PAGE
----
Will a M.A. in education be of any possible use if I ever pursue a PhD?
May 27, 2015 9:59 PM   Subscribe

The M.A. isn't optional obviously if I want to continue to teach and the program is good, so that's fine. If in the future I decide to pursue graduate level studies in something related to immunology or developmental biology, will having a Master's in a mostly unrelated field give me any leg up being admitted to a decent PhD program? I'm guessing the answer is a straight "nope". The only thing I can think of is that a lab may look positively on a candidate with several years of formal teaching experience.

A couple years ago I completed a B.S. in Biochemistry with multiple honors and a good amount of research experience.

I enjoy teaching and landed a job as chemistry/physics/bio teacher (starting soon). As part of my certification process I'll be completing an M.A. in secondary science education within the next 2 years.

I'm not ready to commit myself to a PhD program (for several reasons besides wanting to teach...not the least of which is that I'm not close to sure what I'd want to specialize in). It's still a definite possibility though, especially if I choose not to begin a family before I hit middle-age.

Kind of a shot in the dark.
posted by WhitenoisE to Education (6 answers total)
Best answer: From a discipline-specific, academic perspective, no.

But from an admissions-committee perspective, it may very well help. The committee may see your previous success at graduate work as a marker of intellectual maturity. They will also likely view your having taught as a sign that you're capable of doing the full-time job that doing a PhD in a lab will become; your application will reflect responsibility and reliability.

All of that said, what will matter most are the things that connect most directly to the science you'll be doing, but the extras may help distinguish you from other applicants.
posted by yellowcandy at 10:13 PM on May 27, 2015 [3 favorites]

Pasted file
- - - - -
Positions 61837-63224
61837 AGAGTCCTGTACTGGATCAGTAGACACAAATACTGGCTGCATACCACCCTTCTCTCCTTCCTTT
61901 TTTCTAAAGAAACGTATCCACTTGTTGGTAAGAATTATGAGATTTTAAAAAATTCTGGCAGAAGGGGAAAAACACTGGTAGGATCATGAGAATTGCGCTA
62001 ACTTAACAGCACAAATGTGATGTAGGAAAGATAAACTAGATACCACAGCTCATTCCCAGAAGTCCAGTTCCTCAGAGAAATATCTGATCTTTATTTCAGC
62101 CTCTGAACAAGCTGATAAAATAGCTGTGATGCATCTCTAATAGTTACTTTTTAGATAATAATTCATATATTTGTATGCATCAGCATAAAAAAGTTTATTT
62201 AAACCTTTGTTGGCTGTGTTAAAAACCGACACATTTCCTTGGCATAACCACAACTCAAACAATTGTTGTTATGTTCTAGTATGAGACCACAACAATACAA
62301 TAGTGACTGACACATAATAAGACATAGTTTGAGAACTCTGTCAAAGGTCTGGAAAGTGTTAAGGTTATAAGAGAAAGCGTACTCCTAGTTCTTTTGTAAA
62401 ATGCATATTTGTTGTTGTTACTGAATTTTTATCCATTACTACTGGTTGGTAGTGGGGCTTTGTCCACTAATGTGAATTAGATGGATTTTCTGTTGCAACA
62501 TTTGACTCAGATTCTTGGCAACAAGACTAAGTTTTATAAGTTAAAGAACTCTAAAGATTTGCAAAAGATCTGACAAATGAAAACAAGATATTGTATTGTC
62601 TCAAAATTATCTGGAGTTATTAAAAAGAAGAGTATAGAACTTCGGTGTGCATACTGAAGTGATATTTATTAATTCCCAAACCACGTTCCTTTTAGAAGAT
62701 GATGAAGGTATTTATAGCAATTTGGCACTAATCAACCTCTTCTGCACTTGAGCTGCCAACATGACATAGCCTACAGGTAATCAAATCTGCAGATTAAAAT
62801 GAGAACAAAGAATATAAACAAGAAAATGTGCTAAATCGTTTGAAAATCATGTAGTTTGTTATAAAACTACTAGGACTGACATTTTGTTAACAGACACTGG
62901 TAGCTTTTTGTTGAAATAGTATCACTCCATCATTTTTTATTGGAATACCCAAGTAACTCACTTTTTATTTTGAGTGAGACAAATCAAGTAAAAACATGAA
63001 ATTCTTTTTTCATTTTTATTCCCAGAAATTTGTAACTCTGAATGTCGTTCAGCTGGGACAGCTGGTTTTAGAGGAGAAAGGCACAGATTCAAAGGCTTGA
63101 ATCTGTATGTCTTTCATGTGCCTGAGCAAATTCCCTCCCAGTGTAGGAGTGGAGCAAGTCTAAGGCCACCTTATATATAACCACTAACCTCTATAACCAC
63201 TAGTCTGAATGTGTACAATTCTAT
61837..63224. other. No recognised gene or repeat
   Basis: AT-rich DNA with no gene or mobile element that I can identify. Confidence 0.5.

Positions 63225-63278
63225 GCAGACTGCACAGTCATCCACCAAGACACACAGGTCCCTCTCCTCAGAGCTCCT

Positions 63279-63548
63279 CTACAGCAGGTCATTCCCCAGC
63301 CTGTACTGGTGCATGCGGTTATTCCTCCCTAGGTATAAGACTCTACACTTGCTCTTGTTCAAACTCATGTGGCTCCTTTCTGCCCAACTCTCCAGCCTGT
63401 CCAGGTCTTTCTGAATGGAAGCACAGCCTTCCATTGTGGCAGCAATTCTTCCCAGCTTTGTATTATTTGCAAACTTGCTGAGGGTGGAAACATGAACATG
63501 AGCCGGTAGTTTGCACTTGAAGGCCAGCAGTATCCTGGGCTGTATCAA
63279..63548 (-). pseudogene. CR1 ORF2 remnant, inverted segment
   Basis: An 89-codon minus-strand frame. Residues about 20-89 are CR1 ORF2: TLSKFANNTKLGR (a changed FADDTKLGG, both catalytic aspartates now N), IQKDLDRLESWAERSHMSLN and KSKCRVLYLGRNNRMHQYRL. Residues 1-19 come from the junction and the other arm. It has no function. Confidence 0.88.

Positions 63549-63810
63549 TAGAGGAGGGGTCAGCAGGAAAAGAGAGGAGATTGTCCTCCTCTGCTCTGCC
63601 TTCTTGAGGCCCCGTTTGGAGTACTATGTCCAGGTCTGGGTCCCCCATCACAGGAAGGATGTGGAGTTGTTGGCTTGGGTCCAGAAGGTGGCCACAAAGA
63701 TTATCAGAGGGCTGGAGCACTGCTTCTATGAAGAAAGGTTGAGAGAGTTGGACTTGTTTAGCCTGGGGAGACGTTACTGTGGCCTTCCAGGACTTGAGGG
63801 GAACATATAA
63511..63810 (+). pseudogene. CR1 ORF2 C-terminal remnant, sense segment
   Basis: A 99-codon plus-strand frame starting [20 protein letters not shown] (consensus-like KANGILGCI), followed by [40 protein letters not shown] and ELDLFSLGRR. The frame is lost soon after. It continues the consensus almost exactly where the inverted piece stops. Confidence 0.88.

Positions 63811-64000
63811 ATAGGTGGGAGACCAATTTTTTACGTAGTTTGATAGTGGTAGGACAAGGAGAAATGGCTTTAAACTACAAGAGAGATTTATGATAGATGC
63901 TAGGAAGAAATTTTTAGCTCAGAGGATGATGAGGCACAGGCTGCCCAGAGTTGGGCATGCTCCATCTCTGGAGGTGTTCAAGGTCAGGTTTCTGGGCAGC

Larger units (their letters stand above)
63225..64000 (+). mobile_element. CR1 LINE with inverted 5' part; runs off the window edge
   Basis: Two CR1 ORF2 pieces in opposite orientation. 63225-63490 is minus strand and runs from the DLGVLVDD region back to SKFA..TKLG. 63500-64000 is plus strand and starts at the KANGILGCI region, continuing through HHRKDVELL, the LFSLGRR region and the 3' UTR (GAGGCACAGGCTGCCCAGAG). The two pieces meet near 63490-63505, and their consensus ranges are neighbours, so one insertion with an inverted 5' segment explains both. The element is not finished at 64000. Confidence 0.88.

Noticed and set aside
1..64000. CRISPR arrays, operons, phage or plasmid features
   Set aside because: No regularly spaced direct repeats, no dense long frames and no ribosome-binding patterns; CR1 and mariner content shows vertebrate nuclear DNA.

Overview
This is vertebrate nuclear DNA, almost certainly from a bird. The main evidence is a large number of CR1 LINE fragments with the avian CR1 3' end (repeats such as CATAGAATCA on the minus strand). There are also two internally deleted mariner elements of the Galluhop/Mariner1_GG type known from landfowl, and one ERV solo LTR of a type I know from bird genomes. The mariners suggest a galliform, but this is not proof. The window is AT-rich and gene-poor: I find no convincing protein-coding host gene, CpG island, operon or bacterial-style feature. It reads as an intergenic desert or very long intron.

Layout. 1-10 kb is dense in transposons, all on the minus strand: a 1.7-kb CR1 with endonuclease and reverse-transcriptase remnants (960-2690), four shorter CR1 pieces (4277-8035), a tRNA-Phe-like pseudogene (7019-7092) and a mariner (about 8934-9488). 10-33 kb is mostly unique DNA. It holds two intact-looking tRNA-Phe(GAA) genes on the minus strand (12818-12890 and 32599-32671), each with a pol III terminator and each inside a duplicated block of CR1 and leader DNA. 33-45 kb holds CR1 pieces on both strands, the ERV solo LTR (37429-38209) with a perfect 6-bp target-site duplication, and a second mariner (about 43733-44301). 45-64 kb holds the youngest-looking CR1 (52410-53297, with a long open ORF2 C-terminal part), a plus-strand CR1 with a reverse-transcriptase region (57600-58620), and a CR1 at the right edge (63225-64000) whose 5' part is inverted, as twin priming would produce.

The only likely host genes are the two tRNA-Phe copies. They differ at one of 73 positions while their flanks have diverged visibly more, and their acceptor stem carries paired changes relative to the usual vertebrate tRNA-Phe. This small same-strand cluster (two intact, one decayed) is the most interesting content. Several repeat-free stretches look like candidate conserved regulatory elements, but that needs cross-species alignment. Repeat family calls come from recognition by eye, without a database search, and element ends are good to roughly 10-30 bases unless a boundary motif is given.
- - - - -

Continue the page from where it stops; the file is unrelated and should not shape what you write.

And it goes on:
If you should end up doing something education-related (like writing textbooks, doing educational policy, teaching teacher-candidates as a professor), having that degree (or at least your teaching license and experience) definitely will garner respect from an audience with teachers as well as maybe help you stand out more. Perhaps you could look into an M.S.in teaching if that would feel a bit more to your liking?

Will your district pay for (most) of your MA? If the coursework is required and you don't have to pay much out of pocket, I'd say it's a win-win situation. You don't have to complete the MA if you decide not to continue teaching but will have the credits and knowledge under your belt. As someone who's taught and worked on graduate work at the same time, I recommend you start with just one class (online, evenings, etc.) during your first semester of teaching. It's a demanding time and less is usually better at first.

FWIW, I had thought I would teach high school for awhile and then go on to pursue a PhD; however, I've stuck with secondary school because I love it so much. Best of luck with your decision and your first-year teaching!
posted by smorgasbord at 4:35 AM on May 28, 2015 [1 favorite]

Best answer: I wouldn't count on it, but it's entirely possible that it might help you a little with admissions. The thing is, admissions committees for phd programs are just small groups of overworked professors frantically trying to put together an incoming cohort while also doing a million other things. Often, a part of someone's profile that impresses just on committee member is enough to admit a prospective student, and there's no telling what that will be.
posted by Ragged Richard at 5:03 AM on May 28, 2015 [1 favorite]

What do you want to do once you have the Ph.D.? If you're interested in a job at a teaching-focused university, the teaching credential will help then.
posted by yarntheory at 7:26 AM on May 28, 2015

Best answer: I'm kind of skeptical about it helping gain admission to a biology lab, just because those admissions really are mostly about potential to be successful in the lab. However, after you finish your PhD, in could indeed be helpful in applying to teach at a teaching-oriented college, especially one that offers a BS in Biology w/teacher certification or something like that. Your experience teaching secondary school really will be invaluable in college teaching, especially freshman (who were of course high school seniors not that long ago). Also, on our program, we have a course in Biology Content Methods that is required for the teacher certification but taught by a biologist, and the folks who teach it all have MAT or MEd degrees in addition to their PhDs.
posted by hydropsyche at 12:47 PM on May 28, 2015 [1 favorite]

Response by poster: I wouldn't want to ever be in a position where I have to split my time between teaching and proper research. I've significant experience doing each individually and have enjoyed both types of work, but I'm more consistently inspired by teaching. This is the opposite of what I always assumed of myself before teaching.

I don't really plan to obtain a PhD, but then again I never planned on teaching during college either. If I were to ever decide to go in that direction I would shoot for a position at the NIH or CDC, but obviously that's a shit shoot even for people much brighter than I.

Thanks for the replies!
posted by WhitenoisE at 8:49 PM on June 6, 2015

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